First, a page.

Food marketing myths
POSTED: Tuesday, January 28, 2014 - 4:30pm
UPDATED: Tuesday, January 28, 2014 - 4:34pm
(CNN) — If you're one of those people at the grocery store who only reads the front label on food packages, listen up.
You might not have a good understanding of what you're getting.
Grocery shopping can be about getting in, getting what you need, and getting out.
But are shoppers buying what they think they're buying?
“If they're only reading the front of the package, many times they're not. Manufacturers are really good at picking up on those buzz words that consumers are concerned with. And they use those to catch our attention,” Ann Dunaway Teh, a registered Dietitian Nutritionist, told CNN.
A few common misconceptions?
First, bread labeling can be tricky.
“Although it might say wheat or multigrain, it doesn't mean it's a whole grain bread,” Teh said.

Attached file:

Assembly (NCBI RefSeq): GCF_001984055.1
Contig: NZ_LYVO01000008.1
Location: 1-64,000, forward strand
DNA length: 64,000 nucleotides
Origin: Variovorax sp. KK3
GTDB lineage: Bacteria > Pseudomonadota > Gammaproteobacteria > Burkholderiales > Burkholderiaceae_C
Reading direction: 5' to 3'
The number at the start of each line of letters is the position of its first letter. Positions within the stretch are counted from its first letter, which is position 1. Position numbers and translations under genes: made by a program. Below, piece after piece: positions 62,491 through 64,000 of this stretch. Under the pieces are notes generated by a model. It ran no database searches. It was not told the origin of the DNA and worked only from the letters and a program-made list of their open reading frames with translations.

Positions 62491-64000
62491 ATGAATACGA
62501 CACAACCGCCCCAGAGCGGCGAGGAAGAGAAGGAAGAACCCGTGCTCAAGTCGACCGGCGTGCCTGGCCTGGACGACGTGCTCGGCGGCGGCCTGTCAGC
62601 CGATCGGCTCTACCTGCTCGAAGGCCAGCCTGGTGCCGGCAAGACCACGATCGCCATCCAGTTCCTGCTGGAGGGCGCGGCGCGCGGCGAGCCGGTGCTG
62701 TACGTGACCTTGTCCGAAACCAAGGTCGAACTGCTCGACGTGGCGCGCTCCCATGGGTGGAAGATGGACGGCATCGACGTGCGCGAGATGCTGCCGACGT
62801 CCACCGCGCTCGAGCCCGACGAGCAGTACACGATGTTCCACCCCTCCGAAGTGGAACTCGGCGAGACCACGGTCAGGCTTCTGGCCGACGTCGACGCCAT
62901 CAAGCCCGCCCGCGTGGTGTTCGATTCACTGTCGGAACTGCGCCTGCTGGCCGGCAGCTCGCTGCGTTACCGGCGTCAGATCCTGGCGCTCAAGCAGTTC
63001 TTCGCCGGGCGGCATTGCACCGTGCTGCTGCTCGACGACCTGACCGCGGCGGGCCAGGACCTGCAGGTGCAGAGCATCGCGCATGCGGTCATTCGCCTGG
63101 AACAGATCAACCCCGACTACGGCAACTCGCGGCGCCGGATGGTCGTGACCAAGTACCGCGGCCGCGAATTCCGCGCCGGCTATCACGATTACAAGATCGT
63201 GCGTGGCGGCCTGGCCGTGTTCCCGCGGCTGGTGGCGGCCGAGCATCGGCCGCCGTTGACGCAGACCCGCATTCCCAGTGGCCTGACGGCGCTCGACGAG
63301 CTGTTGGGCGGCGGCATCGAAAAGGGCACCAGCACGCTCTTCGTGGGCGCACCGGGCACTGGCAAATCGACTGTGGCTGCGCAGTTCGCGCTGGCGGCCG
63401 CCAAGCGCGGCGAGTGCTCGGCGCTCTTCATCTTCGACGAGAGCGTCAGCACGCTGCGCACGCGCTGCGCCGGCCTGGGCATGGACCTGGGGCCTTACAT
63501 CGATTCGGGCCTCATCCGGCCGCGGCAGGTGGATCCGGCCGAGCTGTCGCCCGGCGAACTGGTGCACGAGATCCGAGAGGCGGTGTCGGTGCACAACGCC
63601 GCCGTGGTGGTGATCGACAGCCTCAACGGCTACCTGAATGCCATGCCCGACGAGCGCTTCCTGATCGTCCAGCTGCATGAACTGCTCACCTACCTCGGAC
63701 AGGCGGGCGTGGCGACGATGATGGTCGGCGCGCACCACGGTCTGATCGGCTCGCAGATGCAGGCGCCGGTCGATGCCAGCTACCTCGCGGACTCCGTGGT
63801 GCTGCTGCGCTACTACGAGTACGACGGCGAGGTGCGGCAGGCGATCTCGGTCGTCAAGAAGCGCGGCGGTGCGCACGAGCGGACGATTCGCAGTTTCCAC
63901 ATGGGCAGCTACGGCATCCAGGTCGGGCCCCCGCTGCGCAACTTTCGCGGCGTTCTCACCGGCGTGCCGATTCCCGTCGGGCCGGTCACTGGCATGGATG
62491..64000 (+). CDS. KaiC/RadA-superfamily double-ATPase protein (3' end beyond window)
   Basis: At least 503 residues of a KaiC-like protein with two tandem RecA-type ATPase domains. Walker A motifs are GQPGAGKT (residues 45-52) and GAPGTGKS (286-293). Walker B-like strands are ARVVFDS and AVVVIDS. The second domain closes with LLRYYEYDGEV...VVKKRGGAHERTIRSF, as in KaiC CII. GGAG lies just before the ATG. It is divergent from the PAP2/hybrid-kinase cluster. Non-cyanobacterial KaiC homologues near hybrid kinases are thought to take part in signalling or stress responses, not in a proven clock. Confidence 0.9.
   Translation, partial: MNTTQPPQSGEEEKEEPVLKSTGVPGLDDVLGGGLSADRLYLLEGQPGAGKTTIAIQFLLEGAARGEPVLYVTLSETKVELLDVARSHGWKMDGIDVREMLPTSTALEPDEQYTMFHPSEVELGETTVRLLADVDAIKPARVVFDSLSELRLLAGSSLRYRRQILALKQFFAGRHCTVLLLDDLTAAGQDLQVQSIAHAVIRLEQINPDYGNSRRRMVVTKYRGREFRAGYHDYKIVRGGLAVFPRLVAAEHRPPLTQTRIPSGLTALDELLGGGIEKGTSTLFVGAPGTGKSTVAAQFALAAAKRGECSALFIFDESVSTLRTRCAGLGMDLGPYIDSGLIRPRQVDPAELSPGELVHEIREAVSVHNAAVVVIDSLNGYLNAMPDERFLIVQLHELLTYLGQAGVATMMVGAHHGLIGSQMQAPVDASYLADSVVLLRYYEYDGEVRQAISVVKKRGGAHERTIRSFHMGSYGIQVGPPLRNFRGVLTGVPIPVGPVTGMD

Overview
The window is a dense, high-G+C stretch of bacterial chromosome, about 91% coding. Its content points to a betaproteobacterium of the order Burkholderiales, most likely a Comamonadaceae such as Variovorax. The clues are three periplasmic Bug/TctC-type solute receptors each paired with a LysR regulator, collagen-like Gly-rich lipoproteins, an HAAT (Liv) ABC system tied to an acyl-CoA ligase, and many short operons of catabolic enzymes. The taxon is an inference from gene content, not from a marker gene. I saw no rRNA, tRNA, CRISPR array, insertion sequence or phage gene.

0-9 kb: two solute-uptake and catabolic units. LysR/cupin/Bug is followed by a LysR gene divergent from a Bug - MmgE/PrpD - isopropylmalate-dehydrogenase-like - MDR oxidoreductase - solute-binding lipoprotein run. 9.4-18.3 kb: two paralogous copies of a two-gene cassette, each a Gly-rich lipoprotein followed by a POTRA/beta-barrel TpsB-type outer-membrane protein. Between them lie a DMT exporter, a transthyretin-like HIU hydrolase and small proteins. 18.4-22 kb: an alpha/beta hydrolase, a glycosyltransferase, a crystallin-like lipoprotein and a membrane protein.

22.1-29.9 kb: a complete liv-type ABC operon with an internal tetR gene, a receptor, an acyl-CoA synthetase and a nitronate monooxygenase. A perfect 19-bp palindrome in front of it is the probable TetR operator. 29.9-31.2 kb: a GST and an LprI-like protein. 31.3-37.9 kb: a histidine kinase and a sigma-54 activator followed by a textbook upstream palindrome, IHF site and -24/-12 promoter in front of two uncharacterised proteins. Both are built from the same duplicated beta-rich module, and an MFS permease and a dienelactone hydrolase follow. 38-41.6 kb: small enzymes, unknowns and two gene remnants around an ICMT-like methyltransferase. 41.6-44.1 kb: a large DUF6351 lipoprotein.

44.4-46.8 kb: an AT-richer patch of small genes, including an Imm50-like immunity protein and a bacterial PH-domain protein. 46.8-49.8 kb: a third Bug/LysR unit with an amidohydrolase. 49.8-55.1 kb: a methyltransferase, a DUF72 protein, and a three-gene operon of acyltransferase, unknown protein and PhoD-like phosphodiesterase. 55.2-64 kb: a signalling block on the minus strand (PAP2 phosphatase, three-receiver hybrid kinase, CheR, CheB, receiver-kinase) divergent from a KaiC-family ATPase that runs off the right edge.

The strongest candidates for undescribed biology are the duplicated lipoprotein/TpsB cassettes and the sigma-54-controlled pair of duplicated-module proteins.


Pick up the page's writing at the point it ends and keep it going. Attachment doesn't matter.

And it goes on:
You want to look for it to say 100%.
Also the term "light" can be confusing.
It can be spelled two different ways, but mean the same thing.
"Light" can mean less calories, fat or sodium than a food's original counterpart, but
“just because a label says light or reduced does not mean that that's license to eat more of that food,” she explained.
And trans fats, many manufacturers have removed these 'bad' fats from foods, but not all of them have done so. Just because a food says zero, “by law, it can contain up to a half gram trans fat and still claim zero on the label per serving,” Teh told CNN.
You want to look in the ingredients for the words "partially hydrogenated oil," the major source of trans fat, and steer clear of those items.
Being a proactive and informed shopper can go a long way.